As David Mamet told me, "If Hamlet comes home from school, and his dad's not dead, and asks him how school was, it's boring."
As a psychiatrist and novelist, I'm aware that all good stories are disturbing. No matter how beautifully written or "literary," a novel resonates deeply because the storyline tugs powerfully at us. It upsets, confounds and presents chaos, conflict, imbalance and upheaval -- either within its character's mind or circumstances.
As readers, we crave instability, disturbance, and uncertainty. They make us care about the characters and the outcome. We live vicariously through the anguish, turmoil and trouble the characters endure in a quest to reorder chaos -- the disequilibrium -- propelling the story.
I think this holds true for any tale, no matter how it is told -- plays, short stories, novellas or novels.
Think of Philip Roth's American Pastoral, in which the protagonist is tortured by his daughter's disappearance after bombing a government building. Conflict, fear and frightening circumstances are the gist of Ian McEwan's novel, Saturday, in which a neurosurgeon is stalked by a psychopathic monster after a minor traffic incident. Disturbance abounds in John Irving's The World According to Garp, and all his works. In Jane Hamilton's A Map of the World a child's drowning leads to shattering consequences for the protagonist and her family. John Updike's Rabbit series follows his protagonist's conflicted life over four decades.
Gillian Flynn's Gone Girl describes a dysfunctional marriage and its possibly murderous consequences. We expect Stephen King's novels to explore the frightening possibilities raised by paranormal or unexpected events; and his readers relish the ride on which he takes them. John Grisham's legal thrillers deal with murder, illegalities and their consequences.
Psychological thrillers brim with terror, imbalance and disorder. Masters of this genre, like David Morrell, Janet Evanovich, Harlan Coben and Lisa Gardner write best sellers because their novels deliver the chaos and upheaval the reader expects.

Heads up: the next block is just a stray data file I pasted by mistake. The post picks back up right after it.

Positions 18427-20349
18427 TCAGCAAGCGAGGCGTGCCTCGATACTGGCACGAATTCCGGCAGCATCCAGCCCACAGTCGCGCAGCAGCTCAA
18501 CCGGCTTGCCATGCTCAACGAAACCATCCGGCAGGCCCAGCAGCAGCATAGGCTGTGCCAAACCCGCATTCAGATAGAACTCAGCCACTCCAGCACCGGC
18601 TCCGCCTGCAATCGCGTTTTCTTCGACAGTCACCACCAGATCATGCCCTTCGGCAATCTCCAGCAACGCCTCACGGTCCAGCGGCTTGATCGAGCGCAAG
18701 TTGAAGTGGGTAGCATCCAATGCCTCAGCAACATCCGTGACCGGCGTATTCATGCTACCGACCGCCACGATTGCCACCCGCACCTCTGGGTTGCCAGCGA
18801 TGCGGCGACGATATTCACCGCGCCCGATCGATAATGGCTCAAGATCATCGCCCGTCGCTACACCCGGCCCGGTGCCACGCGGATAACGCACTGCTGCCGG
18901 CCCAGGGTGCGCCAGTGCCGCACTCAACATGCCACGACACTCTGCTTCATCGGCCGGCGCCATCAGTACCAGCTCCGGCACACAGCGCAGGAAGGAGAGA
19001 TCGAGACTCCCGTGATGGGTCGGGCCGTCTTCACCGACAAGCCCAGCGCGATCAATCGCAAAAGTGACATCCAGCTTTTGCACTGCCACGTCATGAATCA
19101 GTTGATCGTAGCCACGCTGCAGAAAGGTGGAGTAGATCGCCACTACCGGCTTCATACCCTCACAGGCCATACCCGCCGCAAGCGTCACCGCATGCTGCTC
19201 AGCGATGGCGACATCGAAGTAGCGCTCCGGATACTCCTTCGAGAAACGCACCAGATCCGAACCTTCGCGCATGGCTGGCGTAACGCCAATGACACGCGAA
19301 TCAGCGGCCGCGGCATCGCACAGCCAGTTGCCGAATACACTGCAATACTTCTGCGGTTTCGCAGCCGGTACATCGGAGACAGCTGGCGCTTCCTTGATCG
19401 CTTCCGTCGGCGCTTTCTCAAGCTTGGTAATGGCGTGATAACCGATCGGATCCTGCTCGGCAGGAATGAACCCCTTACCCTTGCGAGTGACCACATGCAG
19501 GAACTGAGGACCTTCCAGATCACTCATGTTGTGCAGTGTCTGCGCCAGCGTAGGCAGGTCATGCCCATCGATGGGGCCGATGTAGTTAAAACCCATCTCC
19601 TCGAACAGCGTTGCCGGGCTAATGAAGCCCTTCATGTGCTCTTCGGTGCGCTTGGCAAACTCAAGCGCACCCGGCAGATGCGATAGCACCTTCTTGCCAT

Classic literature follows the same conflictual design. In Crime and Punishment, Raskolnikov is tortured by guilt after killing an elderly woman. Disturbance abounds in Dickens's novels Oliver Twist, David Copperfield, A Christmas Carol, and others. Those penned by Hardy, Dumas, Hawthorne, Kipling, and Stevenson orbit around some highly disturbing element.
Human nature hasn't changed in its need to derive pleasure from fictional disorder. The Iliad, The Odyssey and other tales of antiquity involve incest, fratricide, patricide, kidnapping, murder, wars, and every conceivable horror that can beset human beings.
Classic children's stories have the same disturbing infrastructure. There's Pinocchio, Little Red Riding Hood, Cinderella, Snow White, The Boy who Cried Wolf, Jack and the Beanstalk and many others.
Whether published last year or passed down from antiquity, I can't think of one compellingly popular story that doesn't have at its core something dark, dangerous or disturbing.
Author of Mad Dog House and Love Gone Mad
Follow Mark Rubinstein on Twitter: www.twitter.com/mrubinsteinCT